Who’s calling? Unexpected insights from a telephone script intervention

Recruiting vulnerable householders into programs developed to assist them or improve their situation can be difficult. That’s because these householders are simply busy dealing with everyday life and don’t need yet another thing on their plate.

Sustainability Victoria (SV) wanted to find a way to address this in its recruitment practices for the Latrobe Valley Home Energy Upgrades program – a $5M Victorian Government solar and energy efficiency initiative, which offers low income and vulnerable householders energy efficiency upgrades worth up to $4,500.

The goal of the program is to reduce energy consumption while increasing the thermal comfort of these homes.

The challenge:
Can a behaviourally-informed phone script increase interest and sign up among energy hardship customers in the LaTrobe Valley?
Sustainability Victoria

What did we do?

To better understand how to recruit vulnerable audiences, BehaviourWorks Australia (BWA) ran a randomised control trial with SV and two energy retailers.

The aim was to test if a behaviourally-informed phone script could increase interest and sign up among energy hardship customers (one of the eligible householder groups).

Intervention design

The intervention involved an SV employee reading one of two scripts to the 185 hardship customers in the final sample. Both scripts were developed by BWA and incorporated information about the program and the potential benefits.

Additionally, one of the scripts, the intervention script, included the behavioural techniques of scarcity, loss aversion, norms and making future consequences more salient.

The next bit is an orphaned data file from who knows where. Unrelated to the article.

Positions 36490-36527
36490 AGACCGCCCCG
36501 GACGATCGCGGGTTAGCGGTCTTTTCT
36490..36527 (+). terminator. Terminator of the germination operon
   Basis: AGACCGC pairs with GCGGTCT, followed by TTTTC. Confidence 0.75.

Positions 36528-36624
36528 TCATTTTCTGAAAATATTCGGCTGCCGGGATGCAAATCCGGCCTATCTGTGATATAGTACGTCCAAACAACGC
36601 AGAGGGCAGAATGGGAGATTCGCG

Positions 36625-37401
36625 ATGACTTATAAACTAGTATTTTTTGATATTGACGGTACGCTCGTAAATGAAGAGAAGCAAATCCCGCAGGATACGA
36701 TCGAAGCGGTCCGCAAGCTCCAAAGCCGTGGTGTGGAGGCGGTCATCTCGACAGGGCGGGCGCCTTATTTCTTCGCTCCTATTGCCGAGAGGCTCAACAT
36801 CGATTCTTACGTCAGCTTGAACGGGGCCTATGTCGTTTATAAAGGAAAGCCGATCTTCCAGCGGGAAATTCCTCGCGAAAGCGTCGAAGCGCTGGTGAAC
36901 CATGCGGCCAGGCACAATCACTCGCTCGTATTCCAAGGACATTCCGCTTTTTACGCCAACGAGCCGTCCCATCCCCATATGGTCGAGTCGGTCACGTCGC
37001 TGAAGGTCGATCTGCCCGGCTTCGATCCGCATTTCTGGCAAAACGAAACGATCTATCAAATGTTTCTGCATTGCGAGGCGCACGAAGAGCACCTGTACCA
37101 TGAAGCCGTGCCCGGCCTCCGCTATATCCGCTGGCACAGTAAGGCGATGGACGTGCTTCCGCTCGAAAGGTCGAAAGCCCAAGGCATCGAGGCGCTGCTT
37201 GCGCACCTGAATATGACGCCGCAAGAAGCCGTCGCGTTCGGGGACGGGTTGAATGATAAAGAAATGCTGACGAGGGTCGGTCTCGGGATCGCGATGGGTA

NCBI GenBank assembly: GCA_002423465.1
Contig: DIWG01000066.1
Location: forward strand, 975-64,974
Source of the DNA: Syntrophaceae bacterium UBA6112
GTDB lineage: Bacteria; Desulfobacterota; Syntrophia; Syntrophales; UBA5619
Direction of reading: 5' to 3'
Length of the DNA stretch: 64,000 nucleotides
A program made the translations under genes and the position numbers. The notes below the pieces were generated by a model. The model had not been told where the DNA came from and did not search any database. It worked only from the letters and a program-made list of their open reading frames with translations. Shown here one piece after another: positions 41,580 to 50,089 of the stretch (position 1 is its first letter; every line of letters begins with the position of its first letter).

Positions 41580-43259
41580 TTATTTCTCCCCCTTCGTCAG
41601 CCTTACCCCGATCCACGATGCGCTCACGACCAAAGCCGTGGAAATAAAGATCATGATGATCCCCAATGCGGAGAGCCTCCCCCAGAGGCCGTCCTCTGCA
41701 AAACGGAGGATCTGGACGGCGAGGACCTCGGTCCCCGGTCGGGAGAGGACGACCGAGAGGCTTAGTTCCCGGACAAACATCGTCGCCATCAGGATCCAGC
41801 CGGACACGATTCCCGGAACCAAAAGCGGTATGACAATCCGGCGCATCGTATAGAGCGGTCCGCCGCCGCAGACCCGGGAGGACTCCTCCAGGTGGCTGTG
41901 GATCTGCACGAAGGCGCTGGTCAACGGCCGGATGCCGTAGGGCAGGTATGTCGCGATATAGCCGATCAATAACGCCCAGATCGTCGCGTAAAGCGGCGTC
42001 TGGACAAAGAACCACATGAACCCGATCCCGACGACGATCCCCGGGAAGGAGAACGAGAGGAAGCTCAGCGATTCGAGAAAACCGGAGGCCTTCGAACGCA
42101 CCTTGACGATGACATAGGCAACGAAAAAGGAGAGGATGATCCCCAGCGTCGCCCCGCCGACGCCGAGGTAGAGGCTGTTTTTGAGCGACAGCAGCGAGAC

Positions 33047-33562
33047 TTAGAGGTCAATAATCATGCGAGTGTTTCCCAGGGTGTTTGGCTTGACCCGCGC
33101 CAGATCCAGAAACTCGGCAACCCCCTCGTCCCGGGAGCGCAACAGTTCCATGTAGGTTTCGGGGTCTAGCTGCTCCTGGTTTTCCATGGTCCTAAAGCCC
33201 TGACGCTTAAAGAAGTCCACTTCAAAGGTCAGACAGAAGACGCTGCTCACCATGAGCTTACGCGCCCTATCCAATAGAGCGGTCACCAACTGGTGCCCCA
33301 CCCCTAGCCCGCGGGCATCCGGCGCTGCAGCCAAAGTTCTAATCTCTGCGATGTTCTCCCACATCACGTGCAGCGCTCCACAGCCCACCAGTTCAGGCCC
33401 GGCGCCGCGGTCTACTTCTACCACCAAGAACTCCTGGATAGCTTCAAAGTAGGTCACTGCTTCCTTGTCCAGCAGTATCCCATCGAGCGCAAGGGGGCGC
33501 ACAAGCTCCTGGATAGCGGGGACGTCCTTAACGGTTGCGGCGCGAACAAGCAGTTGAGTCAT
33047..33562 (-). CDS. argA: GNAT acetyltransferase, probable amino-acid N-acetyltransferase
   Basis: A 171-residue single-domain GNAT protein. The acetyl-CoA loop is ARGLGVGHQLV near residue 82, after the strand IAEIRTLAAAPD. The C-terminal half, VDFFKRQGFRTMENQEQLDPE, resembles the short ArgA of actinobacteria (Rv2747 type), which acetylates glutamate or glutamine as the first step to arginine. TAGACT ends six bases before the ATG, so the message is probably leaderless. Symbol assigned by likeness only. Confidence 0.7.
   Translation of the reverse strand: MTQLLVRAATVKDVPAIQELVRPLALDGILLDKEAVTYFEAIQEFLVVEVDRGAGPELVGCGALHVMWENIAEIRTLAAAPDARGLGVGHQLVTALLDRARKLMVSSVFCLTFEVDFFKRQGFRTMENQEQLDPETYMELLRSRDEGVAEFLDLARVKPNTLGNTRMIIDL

What did we find?

Among households who were read the intervention script, 40% signed up to the program and 34% of households who were read the control script signed up. Although this improvement was not statistically significant, it suggests that the additional behavioural techniques may encourage some households to benefit from the program.


As this was BWA’s first telephone recruitment study with SV, the research team learned some other valuable lessons when it comes to recruiting participants over the phone and setting up trials like this:

  • While BWA does a lot of work incorporating behavioural techniques into written communications, designing a phone script is quite different in that, a script needs to read a lot more conversationally and only contain short sentences.
  • It can be really difficult to reach participants, especially during office hours when they might be working. This can reduce the sample size of a trial considerably
  • Despite the team’s best efforts to anticipate possible circumstances and irregularities during phone calls, it is impossible to anticipate them all.
  • If a project requires thorough data collection (like this one), researchers/project designers should allocate sufficient time for queries from the employee making the phone call, particularly at the start of the project.
  • The employee undertaking the recruitment obviously needs to possess a good ability to conduct phone calls and stick to a script. In a project like this, they also need good data recording skills. This is obvious in hindsight but wasn’t the first criteria the research team thought of during recruitment. While, in this project, SV recruited a very skilled employee to make the phone calls, this skill should be an explicit requirement for employment.

It should be noted that, with 185 householders, the team had a fairly small sample and this may be one reason why they didn’t find significant differences between the two scripts.

In fact, the sample size may have been too small.

With all the above learnings, the research team feels prepared to run similar trials on a larger scale in the future.

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